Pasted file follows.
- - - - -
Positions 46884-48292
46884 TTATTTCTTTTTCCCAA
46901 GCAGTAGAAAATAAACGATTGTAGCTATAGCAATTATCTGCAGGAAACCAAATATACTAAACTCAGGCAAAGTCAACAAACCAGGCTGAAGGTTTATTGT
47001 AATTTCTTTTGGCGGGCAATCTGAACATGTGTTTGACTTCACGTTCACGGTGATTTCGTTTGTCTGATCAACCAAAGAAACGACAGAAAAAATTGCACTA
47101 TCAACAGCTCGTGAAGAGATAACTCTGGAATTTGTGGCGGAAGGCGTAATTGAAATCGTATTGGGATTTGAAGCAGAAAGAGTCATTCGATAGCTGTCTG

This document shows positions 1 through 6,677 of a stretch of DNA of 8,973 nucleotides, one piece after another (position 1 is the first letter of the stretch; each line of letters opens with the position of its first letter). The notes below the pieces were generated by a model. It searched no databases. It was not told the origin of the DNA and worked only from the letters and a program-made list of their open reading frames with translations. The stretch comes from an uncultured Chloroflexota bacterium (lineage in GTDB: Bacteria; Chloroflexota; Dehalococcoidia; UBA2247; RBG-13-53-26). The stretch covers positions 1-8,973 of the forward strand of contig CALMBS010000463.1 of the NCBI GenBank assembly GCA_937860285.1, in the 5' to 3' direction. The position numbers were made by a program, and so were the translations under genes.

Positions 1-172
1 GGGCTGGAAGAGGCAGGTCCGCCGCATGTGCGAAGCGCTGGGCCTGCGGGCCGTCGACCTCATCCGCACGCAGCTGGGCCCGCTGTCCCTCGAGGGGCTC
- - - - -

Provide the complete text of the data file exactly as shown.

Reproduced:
Positions 46884-48292
46884 TTATTTCTTTTTCCCAA
46901 GCAGTAGAAAATAAACGATTGTAGCTATAGCAATTATCTGCAGGAAACCAAATATACTAAACTCAGGCAAAGTCAACAAACCAGGCTGAAGGTTTATTGT
47001 AATTTCTTTTGGCGGGCAATCTGAACATGTGTTTGACTTCACGTTCACGGTGATTTCGTTTGTCTGATCAACCAAAGAAACGACAGAAAAAATTGCACTA
47101 TCAACAGCTCGTGAAGAGATAACTCTGGAATTTGTGGCGGAAGGCGTAATTGAAATCGTATTGGGATTTGAAGCAGAAAGAGTCATTCGATAGCTGTCTG

This document shows positions 1 through 6,677 of a stretch of DNA of 8,973 nucleotides, one piece after another (position 1 is the first letter of the stretch; each line of letters opens with the position of its first letter). The notes below the pieces were generated by a model. It searched no databases. It was not told the origin of the DNA and worked only from the letters and a program-made list of their open reading frames with translations. The stretch comes from an uncultured Chloroflexota bacterium (lineage in GTDB: Bacteria; Chloroflexota; Dehalococcoidia; UBA2247; RBG-13-53-26). The stretch covers positions 1-8,973 of the forward strand of contig CALMBS010000463.1 of the NCBI GenBank assembly GCA_937860285.1, in the 5' to 3' direction. The position numbers were made by a program, and so were the translations under genes.

Positions 1-172
1 GGGCTGGAAGAGGCAGGTCCGCCGCATGTGCGAAGCGCTGGGCCTGCGGGCCGTCGACCTCATCCGCACGCAGCTGGGCCCGCTGTCCCTCGAGGGGCTC